While it's important that dogs know some basic obedience commands at the very least, training them can be a monotonous and frustrating experience. Well, perhaps before too long, we could have computers doing the job for us. They're already being used to teach dogs to sit, at North Carolina State University.

Utilizing technology from a previous project, the system requires dogs to wear special harnesses. Sensors within those garments monitor the dog's posture and movements. Each harness also contains a microcomputer that transmits data from the sensors wirelessly.

In the recent experiments, the system was used to determine when dogs went from a standing to a sitting position. When they did, an automated dispenser emitted a beeping sound, and gave them treats.

To create the system, a team led by professors David Roberts and Alper Bozkurt studied 16 human volunteers and their dogs. In particular, the researchers were attempting to arrive at a trade-off between giving the rewards fast enough to be effective, and yet waiting long enough to make sure that they were rewarding the right behaviour.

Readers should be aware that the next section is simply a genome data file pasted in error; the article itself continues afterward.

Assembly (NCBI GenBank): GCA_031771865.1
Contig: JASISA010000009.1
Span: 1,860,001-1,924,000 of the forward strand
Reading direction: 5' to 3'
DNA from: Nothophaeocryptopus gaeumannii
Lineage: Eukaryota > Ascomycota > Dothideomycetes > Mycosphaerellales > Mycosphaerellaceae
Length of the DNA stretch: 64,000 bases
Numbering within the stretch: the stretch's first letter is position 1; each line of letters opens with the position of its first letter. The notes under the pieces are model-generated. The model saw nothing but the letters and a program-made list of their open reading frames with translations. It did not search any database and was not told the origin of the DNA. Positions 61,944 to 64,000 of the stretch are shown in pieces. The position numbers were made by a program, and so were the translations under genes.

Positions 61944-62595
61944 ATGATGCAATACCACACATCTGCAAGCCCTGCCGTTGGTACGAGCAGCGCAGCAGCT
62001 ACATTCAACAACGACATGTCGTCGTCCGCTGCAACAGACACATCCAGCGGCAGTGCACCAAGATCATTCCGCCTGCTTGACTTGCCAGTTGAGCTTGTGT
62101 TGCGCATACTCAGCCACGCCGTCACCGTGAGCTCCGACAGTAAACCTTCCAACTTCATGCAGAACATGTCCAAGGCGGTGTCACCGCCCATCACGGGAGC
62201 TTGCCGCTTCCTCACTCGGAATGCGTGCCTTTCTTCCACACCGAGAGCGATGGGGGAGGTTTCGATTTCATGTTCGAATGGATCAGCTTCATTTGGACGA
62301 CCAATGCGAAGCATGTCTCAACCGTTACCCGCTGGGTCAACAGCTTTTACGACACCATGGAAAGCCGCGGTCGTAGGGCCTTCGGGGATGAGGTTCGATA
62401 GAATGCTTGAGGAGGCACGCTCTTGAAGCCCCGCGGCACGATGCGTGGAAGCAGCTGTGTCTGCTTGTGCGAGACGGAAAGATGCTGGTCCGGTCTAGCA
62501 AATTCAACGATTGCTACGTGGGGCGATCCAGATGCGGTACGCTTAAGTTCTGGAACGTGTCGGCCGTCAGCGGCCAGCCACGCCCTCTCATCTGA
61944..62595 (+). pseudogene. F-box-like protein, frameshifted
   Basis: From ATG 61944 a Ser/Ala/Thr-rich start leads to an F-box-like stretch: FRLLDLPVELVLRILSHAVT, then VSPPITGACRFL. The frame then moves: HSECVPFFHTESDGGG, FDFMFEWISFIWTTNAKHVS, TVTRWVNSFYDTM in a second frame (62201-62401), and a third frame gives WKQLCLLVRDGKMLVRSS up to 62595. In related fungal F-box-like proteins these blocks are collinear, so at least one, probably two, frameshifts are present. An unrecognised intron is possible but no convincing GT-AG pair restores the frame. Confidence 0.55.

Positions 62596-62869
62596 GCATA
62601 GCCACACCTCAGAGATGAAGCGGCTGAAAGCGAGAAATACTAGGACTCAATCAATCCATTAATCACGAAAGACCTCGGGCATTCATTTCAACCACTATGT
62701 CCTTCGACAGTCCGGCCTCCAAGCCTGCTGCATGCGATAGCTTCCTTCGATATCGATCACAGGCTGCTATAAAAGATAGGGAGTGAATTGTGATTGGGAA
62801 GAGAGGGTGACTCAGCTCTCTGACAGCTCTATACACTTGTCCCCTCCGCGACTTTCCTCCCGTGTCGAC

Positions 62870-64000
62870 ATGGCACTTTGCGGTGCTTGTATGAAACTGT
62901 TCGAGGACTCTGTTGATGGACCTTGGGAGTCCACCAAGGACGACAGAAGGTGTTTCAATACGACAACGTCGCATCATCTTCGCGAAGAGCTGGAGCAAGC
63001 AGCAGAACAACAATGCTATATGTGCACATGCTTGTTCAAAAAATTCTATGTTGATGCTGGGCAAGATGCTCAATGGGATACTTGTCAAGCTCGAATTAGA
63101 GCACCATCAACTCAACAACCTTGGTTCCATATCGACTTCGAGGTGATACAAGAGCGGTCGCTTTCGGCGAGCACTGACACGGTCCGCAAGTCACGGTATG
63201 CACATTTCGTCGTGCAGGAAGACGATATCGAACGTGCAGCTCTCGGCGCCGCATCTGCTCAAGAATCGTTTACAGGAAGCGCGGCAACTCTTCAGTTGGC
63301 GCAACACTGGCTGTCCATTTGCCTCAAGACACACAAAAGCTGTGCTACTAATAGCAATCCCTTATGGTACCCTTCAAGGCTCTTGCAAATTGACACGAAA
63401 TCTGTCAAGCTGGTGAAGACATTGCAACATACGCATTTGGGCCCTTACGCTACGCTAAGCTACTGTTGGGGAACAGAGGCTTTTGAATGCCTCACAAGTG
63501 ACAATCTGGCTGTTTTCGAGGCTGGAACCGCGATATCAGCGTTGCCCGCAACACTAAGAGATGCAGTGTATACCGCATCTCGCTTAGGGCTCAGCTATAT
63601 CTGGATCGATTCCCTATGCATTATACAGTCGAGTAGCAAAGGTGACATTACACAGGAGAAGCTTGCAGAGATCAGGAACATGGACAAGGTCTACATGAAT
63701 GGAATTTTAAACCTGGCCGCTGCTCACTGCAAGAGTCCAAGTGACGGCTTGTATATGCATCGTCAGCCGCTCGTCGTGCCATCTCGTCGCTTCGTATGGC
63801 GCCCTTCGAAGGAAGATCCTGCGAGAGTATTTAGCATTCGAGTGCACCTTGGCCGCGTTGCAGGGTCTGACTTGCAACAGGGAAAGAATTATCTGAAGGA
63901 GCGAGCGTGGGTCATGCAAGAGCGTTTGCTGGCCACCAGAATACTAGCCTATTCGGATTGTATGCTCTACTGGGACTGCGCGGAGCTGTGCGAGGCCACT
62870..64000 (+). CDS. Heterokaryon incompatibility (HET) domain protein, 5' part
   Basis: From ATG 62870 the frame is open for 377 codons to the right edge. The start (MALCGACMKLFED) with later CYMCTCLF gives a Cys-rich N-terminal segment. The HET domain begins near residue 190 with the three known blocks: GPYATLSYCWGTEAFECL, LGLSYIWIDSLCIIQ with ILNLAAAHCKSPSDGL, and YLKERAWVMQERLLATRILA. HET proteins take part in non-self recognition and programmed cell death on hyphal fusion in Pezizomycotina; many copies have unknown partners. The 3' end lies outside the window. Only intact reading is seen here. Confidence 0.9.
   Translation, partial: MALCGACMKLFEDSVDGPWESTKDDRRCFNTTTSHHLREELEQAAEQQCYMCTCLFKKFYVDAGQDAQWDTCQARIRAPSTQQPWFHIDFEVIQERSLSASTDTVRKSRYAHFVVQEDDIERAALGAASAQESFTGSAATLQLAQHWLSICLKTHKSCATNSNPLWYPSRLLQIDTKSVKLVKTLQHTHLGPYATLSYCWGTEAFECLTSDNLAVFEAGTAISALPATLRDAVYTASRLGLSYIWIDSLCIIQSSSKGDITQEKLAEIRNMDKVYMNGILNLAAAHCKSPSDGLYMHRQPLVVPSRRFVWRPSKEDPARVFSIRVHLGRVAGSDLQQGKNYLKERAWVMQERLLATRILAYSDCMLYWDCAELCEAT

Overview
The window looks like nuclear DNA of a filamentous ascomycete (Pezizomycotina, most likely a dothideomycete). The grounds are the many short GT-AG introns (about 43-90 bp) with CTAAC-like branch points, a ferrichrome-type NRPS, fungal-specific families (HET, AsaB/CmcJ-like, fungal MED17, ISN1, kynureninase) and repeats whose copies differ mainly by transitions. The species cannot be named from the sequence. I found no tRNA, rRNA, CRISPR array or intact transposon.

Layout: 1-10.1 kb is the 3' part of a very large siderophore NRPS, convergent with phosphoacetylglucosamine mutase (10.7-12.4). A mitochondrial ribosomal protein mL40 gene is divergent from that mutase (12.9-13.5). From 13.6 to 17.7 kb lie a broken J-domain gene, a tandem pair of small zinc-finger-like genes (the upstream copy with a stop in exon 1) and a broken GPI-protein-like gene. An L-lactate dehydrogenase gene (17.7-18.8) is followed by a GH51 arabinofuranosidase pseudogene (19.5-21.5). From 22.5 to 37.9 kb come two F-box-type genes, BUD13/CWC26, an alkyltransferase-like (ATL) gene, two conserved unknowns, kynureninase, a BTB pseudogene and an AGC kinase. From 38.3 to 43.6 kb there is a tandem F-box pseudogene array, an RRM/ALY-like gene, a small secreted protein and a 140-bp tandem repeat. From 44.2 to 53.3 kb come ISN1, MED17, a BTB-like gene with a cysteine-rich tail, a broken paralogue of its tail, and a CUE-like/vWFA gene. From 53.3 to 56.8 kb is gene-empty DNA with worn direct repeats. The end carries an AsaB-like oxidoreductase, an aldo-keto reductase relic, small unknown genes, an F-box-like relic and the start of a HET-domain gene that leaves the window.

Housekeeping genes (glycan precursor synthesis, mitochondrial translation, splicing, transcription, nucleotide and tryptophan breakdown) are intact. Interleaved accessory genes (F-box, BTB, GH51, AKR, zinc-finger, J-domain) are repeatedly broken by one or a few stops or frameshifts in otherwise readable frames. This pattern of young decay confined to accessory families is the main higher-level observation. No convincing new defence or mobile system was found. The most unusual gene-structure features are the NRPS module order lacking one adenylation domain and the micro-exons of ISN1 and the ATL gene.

In its present form, the system rewards the appropriate behaviour 96 percent of the time – that's still not up there with the human trainers, who manage 100 percent. It is more consistent in dispensing rewards within a given amount of time, however, which is important in its own right.

"This study was a proof of concept, and demonstrates that this approach works," says Bozkurt. "Next steps include teaching dogs to perform specific behaviours on cue, and integrating computer-assisted training and human-directed training for use in various service dog applications."

A paper on the research was recently published in the International Journal of Human-Computer Studies.